February 19, 2013
At midday, the S&P 500 trades higher by 0.5%. Including today's gain, the benchmark index has added over 7.0% since the start of the year. The major averages began the holiday-shortened week with an upbeat open assisted in part by a strong German ZEW Economic Sentiment Survey. The key indices then held their levels despite a disappointing NAHB Housing Market Index, which slipped to 46 from its prior reading of 47. Although the report had little effect on the broader market, homebuilders have faced increased selling pressure since the release crossed the wires. The iShares Dow Jones US Home Construction ETF (ITB 23.08, -0.42) is lower by 1.8%. Elsewhere in the discretionary space, office supply store operators are outperforming after weekend reports indicated Office Depot (ODP 4.99, +0.40) and OfficeMax (OMX 12.92, +2.17) are discussing a stock-for-stock merger agreement. Additionally, Staples (SPLS 14.23, +1.28) is surging 9.9% as the company stands to benefit from more rationalized competition. The merger talks have contributing to the outperformance of the SPDR S&P Retail ETF (XRT 68.30, +0.83), which trades higher by 1.2%. In addition to discretionary stocks, materials are trading lower. The SPDR Materials Select Sector ETF (XLB 39.24, -0.11) is off by 0.3% amid weakness in industrial metals. Aluminum, copper, and nickel are all down between 1.5% and 1.7%. Also of note, health care providers are underperforming after Centers for Medicare & Medicaid Services proposed lower Medicare co-payments for 2014. Dow component UnitedHealth Group (UNH 56.34, -0.98) is sliding 1.7% on the news. Over the weekend, the G20 summit in St. Petersburg did not produce much news of note. A statement released by the group stressed the importance of avoiding competitive devaluation of currencies, but did not single out any particular country.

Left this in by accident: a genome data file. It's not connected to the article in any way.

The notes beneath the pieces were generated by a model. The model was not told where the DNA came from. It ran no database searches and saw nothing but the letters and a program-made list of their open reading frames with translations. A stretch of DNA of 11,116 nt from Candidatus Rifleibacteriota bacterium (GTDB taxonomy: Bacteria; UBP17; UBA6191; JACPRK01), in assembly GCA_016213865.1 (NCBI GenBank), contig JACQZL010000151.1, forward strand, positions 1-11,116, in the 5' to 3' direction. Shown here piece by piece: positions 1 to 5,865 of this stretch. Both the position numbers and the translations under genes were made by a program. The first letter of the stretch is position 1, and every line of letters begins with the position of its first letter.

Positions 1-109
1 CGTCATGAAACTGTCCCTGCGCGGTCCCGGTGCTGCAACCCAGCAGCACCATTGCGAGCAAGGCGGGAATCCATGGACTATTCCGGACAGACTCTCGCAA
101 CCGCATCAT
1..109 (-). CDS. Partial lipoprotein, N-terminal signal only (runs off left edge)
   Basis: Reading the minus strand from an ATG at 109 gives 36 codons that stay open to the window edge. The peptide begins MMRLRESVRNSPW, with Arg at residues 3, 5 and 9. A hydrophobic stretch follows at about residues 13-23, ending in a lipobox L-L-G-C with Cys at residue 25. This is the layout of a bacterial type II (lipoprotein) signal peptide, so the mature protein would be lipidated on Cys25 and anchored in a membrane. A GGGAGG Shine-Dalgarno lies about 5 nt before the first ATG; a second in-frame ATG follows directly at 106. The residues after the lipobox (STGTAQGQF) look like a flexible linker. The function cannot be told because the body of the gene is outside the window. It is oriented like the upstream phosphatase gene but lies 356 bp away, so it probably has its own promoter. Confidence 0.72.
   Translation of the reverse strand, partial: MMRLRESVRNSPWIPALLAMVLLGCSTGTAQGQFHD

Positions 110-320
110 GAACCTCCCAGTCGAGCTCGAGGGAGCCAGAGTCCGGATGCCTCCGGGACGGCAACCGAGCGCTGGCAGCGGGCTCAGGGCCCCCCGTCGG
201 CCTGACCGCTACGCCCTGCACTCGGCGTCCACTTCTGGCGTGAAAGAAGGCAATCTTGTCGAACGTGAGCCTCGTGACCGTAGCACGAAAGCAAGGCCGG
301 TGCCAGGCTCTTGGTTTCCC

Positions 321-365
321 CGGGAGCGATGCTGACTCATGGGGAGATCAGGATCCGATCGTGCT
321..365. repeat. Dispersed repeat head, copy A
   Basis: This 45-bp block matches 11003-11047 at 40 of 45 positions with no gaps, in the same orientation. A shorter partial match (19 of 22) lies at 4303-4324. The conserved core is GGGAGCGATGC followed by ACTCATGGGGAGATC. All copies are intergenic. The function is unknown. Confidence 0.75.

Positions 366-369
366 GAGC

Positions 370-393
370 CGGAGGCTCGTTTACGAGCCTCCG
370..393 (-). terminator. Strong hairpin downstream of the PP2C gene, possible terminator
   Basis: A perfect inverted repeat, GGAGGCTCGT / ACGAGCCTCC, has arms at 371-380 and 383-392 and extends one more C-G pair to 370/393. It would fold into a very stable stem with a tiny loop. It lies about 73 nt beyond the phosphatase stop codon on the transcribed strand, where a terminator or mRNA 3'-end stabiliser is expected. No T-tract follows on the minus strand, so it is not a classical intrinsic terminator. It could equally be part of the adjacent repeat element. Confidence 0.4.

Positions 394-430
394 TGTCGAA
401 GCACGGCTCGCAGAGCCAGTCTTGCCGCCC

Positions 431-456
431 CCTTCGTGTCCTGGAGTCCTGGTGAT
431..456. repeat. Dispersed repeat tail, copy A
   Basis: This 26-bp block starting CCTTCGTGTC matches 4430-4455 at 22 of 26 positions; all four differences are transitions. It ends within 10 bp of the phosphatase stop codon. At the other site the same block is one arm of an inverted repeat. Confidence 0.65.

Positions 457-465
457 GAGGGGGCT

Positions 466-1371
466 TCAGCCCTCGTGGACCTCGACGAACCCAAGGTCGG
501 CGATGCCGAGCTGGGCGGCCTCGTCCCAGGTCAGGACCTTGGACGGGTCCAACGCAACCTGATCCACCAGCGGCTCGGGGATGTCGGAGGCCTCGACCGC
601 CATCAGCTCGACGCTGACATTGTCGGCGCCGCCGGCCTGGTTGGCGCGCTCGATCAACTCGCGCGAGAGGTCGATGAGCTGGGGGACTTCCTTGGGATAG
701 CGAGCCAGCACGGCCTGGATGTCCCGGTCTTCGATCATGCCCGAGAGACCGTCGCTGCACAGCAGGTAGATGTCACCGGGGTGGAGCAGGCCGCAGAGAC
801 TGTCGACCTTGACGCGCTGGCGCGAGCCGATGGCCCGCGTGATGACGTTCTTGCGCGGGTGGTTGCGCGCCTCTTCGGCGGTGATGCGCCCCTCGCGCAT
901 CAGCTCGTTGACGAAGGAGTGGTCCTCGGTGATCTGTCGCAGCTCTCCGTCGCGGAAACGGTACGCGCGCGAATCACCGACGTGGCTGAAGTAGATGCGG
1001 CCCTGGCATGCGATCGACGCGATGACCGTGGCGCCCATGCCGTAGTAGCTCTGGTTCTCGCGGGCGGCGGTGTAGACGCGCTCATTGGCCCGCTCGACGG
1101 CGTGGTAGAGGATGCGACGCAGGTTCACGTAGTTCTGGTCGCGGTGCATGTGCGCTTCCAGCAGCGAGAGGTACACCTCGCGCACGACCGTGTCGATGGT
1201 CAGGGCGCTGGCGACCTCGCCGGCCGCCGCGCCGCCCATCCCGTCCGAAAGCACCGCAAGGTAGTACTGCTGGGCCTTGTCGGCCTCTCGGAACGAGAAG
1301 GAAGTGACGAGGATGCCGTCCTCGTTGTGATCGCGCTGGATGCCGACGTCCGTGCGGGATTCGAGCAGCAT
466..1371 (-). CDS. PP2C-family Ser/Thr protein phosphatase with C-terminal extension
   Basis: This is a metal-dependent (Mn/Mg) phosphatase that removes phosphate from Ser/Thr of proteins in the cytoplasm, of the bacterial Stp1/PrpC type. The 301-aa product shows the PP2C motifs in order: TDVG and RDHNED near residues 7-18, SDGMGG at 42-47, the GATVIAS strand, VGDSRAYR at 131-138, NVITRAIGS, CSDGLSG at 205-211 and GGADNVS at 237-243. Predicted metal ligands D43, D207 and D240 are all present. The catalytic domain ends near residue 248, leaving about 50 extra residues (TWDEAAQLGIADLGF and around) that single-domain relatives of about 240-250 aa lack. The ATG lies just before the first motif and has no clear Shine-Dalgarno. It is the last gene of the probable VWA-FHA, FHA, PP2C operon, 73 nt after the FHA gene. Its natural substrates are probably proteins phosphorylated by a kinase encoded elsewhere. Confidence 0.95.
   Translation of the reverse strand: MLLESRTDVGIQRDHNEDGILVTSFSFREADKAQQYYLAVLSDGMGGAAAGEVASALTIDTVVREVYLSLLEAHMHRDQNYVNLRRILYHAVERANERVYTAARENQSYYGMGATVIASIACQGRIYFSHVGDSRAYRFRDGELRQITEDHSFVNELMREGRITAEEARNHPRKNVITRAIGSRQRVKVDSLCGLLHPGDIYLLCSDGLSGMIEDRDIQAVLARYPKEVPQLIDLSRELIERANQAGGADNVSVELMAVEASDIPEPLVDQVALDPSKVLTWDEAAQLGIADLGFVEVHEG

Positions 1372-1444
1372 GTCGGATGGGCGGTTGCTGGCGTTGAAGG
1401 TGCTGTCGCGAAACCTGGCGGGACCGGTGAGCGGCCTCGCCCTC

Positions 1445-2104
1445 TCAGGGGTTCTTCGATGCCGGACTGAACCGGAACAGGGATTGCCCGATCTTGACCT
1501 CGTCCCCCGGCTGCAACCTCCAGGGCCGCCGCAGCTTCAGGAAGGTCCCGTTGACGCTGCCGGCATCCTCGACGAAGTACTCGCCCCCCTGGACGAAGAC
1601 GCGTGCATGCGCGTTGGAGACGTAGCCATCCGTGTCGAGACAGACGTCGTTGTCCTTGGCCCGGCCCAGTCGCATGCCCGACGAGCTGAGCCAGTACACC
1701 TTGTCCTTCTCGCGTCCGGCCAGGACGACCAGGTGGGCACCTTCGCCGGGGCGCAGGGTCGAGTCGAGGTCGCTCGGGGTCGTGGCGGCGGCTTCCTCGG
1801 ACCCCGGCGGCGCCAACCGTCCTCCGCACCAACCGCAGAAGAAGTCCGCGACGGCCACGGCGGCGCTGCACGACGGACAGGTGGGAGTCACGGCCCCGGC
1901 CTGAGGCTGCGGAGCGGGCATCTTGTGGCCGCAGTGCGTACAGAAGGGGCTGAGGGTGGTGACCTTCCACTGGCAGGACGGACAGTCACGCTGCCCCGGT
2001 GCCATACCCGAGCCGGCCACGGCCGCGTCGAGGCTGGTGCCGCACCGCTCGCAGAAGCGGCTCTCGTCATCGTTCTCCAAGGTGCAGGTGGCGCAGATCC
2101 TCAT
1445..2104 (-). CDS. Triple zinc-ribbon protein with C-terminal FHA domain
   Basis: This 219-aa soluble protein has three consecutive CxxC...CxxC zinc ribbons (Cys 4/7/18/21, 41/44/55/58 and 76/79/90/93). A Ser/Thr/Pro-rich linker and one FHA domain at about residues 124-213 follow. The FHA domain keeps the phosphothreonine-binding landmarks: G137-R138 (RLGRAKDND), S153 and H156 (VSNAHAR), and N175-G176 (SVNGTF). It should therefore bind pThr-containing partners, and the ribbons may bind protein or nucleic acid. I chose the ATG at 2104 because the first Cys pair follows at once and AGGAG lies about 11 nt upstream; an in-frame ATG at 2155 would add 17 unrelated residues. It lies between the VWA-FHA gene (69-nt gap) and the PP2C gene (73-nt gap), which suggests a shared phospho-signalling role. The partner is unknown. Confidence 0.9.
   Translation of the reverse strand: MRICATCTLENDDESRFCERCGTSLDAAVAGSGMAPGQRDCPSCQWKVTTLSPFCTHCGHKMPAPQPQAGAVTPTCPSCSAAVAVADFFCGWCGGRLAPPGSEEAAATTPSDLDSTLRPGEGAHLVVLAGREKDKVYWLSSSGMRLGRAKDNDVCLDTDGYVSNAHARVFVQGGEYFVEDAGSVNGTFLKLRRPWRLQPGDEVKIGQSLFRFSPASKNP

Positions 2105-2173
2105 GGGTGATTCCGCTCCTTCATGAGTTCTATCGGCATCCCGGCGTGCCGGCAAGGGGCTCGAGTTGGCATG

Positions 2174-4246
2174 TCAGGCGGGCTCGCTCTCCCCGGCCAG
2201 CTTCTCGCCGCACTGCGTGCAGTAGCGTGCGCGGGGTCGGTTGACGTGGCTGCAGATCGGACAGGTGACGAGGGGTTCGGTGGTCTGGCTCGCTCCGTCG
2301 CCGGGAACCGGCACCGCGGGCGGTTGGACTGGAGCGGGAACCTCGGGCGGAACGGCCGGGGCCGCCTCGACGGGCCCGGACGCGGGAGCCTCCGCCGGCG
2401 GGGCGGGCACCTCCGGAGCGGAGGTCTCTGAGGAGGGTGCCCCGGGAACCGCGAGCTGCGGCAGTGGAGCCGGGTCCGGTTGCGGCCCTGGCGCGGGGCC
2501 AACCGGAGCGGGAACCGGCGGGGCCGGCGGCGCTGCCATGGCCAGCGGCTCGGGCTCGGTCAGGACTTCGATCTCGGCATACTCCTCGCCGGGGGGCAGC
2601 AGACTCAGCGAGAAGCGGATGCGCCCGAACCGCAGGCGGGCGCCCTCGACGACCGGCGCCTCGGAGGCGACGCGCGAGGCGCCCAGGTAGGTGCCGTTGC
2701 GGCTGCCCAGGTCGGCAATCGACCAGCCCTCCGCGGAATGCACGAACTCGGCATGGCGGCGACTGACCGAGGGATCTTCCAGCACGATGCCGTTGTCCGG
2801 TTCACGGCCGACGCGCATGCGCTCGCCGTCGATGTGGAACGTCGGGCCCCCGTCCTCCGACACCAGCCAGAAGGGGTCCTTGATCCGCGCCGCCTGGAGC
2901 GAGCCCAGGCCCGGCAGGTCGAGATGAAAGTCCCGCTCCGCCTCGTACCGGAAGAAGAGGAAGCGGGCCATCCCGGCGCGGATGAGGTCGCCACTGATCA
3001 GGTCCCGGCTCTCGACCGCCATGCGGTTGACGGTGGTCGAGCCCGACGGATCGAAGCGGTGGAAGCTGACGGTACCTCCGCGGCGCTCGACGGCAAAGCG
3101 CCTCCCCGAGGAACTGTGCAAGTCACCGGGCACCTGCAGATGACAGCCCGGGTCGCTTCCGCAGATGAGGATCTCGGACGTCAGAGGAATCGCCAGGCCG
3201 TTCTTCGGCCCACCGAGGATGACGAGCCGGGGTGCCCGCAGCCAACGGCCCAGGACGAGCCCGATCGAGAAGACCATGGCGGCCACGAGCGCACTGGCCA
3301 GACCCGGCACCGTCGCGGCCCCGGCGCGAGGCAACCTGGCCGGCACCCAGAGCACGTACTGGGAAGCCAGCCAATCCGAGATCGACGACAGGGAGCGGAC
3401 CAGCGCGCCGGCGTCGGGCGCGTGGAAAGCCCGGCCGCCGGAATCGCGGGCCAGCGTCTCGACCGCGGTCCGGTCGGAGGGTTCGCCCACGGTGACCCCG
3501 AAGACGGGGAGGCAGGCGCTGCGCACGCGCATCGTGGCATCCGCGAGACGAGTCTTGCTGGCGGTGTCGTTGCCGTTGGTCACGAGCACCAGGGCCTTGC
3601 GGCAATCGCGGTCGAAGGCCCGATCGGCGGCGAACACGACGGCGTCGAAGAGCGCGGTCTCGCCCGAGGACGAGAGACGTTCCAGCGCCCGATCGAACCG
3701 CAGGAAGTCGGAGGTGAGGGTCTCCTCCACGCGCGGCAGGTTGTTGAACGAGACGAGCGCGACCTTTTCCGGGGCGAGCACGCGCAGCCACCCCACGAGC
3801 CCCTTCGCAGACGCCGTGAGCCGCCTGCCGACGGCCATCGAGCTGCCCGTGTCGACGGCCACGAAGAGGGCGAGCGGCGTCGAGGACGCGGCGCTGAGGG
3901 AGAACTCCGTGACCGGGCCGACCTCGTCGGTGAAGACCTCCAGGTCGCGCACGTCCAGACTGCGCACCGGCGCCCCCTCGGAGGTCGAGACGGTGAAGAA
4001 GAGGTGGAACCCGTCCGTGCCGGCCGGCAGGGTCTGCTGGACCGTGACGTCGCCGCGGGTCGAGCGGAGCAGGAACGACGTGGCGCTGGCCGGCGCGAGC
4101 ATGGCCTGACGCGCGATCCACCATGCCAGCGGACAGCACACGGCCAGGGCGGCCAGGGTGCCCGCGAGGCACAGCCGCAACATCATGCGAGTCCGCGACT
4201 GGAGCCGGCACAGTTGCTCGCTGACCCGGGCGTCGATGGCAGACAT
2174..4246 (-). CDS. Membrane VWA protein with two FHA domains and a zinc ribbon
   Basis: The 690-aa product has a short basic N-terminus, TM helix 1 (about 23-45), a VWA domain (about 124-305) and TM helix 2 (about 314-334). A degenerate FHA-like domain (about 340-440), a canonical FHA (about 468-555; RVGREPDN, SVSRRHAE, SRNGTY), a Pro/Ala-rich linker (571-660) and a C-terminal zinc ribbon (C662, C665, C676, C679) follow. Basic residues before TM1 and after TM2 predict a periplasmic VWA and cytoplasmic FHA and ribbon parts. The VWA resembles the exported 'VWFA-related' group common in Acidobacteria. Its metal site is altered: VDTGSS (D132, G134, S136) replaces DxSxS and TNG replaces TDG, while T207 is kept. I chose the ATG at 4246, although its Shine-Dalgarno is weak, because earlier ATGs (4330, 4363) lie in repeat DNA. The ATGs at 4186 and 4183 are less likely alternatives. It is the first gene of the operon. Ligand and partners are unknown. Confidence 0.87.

February 18, 2013
Closed for President's Day